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Oct. 1, 2014, Prince Albert, Sask. – When I was in Dawson City recently for the Association of Yukon Fire Chiefs conference, I was able to watch a group of officers and firefighters participate in live-fire burns.

October 1, 2014
By Les Karpluk

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Oct. 1, 2014, Prince Albert, Sask. – When I was in Dawson City recently for the Association of Yukon Fire Chiefs conference, I was able to watch a group of officers and firefighters participate in live-fire burns.

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Yukon firefighters practise live-fire burns in the mobile Drager training centre. Photo by Les Karpluk


The training trailer started as a dream more than five years ago and, after a long wait, in 2013 the Drager training trailer was put into service by the Office of the Fire Marshal. Today the trailer travels to communities so firefighters can train and experience live fires in a controlled environment.

During the conference I was fortunate to observe teams conduct evolutions during which they experienced a rollover in a controlled environment.

When I was given the tour of the trailer by Deputy Fire Marshal Kevin Taylor, it only took a couple of minutes to get a good sense of the pride he has for this piece of equipment.

This burn trailer cost more than $750,000 and it is worth every cent. There are several monitors that allow the operator to watch the teams enter, manoeuver and attack the fire.

Heat sensors are located throughout the trailer and through the monitors, I was able to watch the couch fire, the rollover and see how the team attacked the fire.

The safety features are incredible and if the heat exceeds a specified limit, emergency vents automatically activate and release heat.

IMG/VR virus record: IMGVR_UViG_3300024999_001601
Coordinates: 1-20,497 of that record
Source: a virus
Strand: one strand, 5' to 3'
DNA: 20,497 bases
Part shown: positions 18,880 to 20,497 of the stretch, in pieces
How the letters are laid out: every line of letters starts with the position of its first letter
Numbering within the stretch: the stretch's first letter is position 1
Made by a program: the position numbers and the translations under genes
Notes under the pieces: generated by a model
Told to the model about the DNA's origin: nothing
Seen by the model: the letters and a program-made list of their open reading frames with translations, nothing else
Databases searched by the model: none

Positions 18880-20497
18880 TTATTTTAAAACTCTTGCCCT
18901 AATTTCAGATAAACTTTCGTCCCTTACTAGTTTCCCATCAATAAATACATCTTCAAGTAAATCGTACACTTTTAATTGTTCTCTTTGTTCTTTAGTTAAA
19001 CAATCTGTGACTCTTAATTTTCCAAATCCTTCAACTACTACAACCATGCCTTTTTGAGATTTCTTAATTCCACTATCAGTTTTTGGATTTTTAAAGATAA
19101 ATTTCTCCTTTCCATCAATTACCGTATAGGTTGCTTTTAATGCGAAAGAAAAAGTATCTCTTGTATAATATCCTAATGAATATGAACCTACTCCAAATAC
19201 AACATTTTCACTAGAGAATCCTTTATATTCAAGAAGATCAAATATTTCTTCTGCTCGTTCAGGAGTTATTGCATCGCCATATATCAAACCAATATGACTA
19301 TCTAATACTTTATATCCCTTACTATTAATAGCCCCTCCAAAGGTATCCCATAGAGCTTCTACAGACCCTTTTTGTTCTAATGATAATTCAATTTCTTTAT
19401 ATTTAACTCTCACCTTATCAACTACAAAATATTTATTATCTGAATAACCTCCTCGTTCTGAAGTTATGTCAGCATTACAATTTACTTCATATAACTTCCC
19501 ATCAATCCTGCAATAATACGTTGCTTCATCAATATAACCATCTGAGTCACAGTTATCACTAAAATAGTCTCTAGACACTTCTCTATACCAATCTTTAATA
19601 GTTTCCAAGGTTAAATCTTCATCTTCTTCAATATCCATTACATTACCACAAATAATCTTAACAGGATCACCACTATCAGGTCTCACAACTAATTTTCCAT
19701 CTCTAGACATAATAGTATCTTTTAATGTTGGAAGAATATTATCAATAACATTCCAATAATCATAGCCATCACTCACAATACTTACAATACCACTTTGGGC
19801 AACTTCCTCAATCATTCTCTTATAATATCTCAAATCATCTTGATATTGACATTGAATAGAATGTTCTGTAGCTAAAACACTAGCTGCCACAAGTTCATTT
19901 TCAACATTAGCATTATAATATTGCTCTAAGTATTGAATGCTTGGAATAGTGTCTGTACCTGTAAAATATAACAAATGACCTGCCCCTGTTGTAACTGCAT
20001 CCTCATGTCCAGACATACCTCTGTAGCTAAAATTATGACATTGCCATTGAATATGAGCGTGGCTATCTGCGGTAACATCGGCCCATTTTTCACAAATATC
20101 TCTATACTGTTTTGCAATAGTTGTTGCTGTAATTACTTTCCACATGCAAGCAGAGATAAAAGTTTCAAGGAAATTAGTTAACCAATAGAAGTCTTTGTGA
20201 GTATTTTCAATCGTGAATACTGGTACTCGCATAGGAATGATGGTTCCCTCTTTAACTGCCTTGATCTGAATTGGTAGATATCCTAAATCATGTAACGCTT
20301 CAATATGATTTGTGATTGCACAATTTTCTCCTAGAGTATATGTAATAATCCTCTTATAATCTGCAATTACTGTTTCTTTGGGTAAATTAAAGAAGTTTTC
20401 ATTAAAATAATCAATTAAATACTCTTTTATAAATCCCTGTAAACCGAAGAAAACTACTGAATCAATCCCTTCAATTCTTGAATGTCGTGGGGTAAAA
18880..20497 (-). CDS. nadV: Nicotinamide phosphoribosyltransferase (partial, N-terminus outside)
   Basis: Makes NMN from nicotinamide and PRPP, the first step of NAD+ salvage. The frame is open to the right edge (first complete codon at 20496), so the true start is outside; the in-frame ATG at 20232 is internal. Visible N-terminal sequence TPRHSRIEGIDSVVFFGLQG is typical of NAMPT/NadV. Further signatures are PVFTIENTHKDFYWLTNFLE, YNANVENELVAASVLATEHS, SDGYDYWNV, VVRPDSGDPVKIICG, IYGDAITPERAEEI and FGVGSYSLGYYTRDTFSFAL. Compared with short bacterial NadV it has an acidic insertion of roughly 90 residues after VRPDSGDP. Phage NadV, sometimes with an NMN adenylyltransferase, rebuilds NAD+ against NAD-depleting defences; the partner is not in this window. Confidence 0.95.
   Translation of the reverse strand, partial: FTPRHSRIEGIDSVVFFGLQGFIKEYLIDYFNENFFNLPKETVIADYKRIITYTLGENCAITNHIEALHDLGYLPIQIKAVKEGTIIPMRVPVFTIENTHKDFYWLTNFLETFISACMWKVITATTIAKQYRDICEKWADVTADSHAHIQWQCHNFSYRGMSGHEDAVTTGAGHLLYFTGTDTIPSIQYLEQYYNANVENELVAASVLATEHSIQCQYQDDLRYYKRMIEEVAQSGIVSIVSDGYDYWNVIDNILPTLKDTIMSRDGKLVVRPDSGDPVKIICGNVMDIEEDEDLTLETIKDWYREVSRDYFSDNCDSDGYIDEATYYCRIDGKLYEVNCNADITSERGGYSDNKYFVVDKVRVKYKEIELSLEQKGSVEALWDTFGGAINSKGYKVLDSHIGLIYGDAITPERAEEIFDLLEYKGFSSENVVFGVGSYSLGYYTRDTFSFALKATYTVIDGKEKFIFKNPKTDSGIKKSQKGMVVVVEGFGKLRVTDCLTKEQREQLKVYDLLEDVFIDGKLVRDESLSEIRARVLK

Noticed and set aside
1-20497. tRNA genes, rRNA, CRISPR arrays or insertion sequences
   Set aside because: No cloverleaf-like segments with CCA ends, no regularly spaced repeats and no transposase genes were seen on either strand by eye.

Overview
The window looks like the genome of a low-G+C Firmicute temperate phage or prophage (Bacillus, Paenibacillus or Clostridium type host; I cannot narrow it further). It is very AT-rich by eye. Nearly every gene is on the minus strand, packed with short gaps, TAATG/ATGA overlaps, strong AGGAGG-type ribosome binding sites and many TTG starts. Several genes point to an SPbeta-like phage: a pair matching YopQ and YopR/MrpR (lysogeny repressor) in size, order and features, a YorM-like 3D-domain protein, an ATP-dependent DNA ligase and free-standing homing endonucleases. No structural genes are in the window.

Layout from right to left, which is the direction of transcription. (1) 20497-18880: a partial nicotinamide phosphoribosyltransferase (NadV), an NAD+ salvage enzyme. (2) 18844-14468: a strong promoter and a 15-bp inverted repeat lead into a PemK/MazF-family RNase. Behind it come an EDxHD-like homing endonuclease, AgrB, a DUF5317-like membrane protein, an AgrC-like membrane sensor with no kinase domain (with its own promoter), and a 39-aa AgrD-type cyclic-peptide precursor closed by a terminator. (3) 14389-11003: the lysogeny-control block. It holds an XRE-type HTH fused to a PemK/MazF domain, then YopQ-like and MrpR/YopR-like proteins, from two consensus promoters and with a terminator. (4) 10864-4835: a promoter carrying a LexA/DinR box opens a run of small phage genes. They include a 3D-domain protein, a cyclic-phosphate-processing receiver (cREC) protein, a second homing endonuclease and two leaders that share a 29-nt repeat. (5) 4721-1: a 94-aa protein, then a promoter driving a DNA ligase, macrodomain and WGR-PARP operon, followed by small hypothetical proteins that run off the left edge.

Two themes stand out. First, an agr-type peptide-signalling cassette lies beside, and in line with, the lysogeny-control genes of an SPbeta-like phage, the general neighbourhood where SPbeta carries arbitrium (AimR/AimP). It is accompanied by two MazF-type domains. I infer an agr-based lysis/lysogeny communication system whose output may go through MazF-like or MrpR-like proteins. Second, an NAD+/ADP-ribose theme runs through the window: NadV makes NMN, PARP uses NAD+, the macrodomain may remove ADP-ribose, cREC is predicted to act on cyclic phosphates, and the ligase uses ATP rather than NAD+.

By far the biggest benefit of this training trailer is that it builds confidence for firefighters in a safe environment. And, confident firefighters are better equipped to do their job when it counts.

I was also given a demo of a Drager fire-extinguisher trainer by a firefighter who just wanted to fire the thing up and show me what it could do. He explained to me how easy it is to change props for the students, and then lit the baby so flames were dancing. He was excited to show it off and I was happy to listen and watch.

Funny thing though, I found out later at the conference banquet that the firefighter showing me the fire extinguisher trainer was also the city manager for Dawson City. Very nice!

Shortly after returning from Dawson City, I headed to Comox, B.C., to do a leadership seminar at the Comox Fire Department. I intentionally traveled one day early so I could get a tour of the Comox training center. I was not disappointed.

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Comox firefighters conduct scenario-based training exercises at their training centre (pictured) twice a week. Photo by Les Karpluk


Chief Gord Schreiner gave me the tour and explained how the training center is used for his firefighters and, in partnership with the Justice Institute of British Columbia, as a site at which firefighters can train to achieve their NFPA 1001 level 2 certification.

Every Friday morning and Tuesday evening, Comox firefighters conduct scenario-based training exercises. The training facility gives the firefighters a chance to run live burns, car fires, multi-storey scenarios, thermal-imaging camera evolutions (with rescue randy being heated in a sauna prior to the evolution) and even confined-space training. I am sure I missed something because the crew at Comox seems to have thought of everything.

The best part of the Comox training facility is the open invitation to any fire department around to attend and be a part of the scheduled training.

Another great part of my time in Comox was the invite to get on a boat and see the ocean. A big thank-you to firefighter Logan for taking the time out of his day to take a few of us out onto the ocean. Trust me, it’s a big deal for a Prairie guy!

In just over two weeks I was fortunate to see fire-service leadership at work. The leadership exhibited by the Yukon Office of the Fire Marshal and the Comox Fire Department are clear examples of the way vision, planning, action and teamwork ensure that firefighters are trained in life-saving skills. 

Great job folks, and thank you for your commitment to keeping firefighters trained and safe.

Les Karpluk is the retired fire chief of the Prince Albert Fire Department in Saskatchewan. He is a graduate of the Lakeland College Bachelor of Business in Emergency Services program and Dalhousie University’s Fire Administration and Fire Service Leadership programs. Follow Les on Twitter at @GenesisLes


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